Sir Gawain and the Green Knight

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Sir Gawain and the Green Knight

Passage Analysis: First Morning in the Green Castle

Sir Gawain plays a significant role in many Arthurian legends in the Middle Ages. In Sir Gawain and the Green Knight he is the main hero, a warrior, with the concentration on the upcoming battle, rather than a seducing knight. During Gawain's visit to Bercilak's castle, the host's wife makes three advances to seduce Gawain into an adulterous relationship. With all his will power he tries to ignore advances of the Bercilak's wife. Some of the chivalric values, courage, respect for hospitality, honesty, pride, nobility and courtly love, help Sir Gawain in his query. The latter scenes explore the world of men and the appropriate environment for male chivalric actions. The lord is in the lead, the courageous and most active of the hunters. The bedroom scenes show another world of male-female relationship, where again, the knight proves his noble standing and devotion to true knighthood.

Before the daylight, in the morning, the host and his huntsmen set out after the boar. The poet describes in detail how cheerful the all-day-long hunt is, using a lot of details and images: there are men with "mighty bows," brave knights and their flying arrows, a lot of horns and barking hounds. Many hunters fear for their lives but the lord, the bravest of them all and a true knight, shows the example by leading the chase for the boar because it is his duty to be a shining example to his people. "And many feared for their lives, and fell back a little. But the lord on a lively horse leads the chase." [Norton, 1463-1464]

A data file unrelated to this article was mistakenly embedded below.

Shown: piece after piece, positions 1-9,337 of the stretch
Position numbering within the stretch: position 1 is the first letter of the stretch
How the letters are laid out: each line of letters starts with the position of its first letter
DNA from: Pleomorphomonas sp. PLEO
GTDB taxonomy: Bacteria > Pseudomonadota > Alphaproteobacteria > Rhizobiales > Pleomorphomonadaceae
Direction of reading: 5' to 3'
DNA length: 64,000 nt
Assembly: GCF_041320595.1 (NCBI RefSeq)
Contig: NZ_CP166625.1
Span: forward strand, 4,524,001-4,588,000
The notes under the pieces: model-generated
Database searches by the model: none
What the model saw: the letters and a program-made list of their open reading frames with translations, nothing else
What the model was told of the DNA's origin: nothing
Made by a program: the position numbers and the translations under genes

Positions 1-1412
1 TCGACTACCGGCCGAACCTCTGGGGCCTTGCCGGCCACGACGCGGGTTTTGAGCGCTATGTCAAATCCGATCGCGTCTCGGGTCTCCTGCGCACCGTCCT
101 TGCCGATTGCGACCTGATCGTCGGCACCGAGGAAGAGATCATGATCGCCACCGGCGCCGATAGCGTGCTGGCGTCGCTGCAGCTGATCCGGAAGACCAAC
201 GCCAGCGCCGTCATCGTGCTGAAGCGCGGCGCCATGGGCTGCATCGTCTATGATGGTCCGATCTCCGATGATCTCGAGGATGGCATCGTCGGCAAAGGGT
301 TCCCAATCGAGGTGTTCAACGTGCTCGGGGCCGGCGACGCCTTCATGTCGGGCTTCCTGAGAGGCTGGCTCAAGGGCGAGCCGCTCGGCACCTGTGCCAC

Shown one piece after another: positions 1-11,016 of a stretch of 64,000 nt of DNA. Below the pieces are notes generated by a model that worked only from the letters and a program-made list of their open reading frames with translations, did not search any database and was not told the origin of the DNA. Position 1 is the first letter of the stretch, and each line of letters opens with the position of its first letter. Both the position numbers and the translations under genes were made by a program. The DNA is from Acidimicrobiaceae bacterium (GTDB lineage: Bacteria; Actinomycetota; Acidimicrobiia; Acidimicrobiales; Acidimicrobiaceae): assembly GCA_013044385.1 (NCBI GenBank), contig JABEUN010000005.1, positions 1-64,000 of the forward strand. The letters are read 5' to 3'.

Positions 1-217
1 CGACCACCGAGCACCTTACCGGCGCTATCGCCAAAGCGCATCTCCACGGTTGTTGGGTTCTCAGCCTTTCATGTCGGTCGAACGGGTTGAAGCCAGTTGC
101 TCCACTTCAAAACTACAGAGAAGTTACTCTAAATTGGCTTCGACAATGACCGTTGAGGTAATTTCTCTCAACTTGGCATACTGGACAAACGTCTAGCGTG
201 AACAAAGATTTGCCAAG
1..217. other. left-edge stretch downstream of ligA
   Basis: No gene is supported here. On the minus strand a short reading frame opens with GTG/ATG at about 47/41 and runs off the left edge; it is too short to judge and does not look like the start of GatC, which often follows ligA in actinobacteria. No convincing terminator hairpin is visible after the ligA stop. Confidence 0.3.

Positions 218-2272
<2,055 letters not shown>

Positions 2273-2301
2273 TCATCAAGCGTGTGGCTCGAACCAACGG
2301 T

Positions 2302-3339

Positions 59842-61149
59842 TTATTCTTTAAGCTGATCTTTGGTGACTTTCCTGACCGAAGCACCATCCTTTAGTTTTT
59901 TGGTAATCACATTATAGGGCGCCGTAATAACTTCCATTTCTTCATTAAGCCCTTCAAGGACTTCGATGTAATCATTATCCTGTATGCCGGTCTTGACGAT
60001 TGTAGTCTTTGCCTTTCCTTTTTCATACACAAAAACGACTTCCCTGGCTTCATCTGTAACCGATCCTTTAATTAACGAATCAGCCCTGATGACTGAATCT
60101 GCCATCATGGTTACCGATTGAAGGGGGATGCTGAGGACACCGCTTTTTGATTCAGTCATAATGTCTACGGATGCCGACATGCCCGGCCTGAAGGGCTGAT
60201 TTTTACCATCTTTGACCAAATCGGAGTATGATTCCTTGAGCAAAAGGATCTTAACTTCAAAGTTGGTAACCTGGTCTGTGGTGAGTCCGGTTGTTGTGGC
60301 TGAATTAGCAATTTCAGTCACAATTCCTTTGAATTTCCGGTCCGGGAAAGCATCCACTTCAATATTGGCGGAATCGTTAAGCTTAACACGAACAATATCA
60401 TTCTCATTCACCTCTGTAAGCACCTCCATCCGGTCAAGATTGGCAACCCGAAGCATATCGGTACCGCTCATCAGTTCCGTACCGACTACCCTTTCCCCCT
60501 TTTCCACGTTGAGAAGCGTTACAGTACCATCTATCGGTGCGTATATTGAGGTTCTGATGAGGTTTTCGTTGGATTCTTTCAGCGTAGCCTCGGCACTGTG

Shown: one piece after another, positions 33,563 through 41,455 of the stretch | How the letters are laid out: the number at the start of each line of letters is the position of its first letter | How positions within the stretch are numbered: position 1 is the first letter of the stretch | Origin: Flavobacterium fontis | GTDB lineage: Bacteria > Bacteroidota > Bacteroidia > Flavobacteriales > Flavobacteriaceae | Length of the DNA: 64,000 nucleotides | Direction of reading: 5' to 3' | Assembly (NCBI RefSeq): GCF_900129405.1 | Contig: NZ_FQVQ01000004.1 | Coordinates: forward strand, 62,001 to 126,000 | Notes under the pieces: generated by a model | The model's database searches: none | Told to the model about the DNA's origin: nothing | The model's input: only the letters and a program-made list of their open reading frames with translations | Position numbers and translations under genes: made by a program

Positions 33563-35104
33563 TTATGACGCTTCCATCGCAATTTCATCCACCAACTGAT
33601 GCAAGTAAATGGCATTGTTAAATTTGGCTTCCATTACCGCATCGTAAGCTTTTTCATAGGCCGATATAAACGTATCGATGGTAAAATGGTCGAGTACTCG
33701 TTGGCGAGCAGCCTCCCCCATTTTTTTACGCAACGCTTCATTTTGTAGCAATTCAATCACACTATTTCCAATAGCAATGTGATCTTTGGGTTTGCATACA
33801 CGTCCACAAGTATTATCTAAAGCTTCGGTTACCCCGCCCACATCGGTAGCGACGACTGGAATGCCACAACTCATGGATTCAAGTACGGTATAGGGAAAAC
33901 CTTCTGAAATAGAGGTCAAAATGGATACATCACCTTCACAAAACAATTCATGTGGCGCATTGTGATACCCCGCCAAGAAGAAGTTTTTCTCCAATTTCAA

In the next scene, the poet turns away from the hunting scene to the Sir Gawain's bedroom in the castle, where he peacefully awakens from sleep. It seems that the poet intentionally positions the bedroom scenes within the hunting scenes: the symbolic hunt juxtaposed with the literal hunt. The lady, the host's wife, carefully enters the room. She sits beside him on the bed and he pretends to be surprised at seeing her here. The passage revolves around the host's wife attempts to seduce Sir Gawain, and he tries to avoid the consequences of such thing happening. She is a real temptress, tests his courtesy, virtue, decency, and a real object of courtly love, but he acts in accord with court's rules of love.
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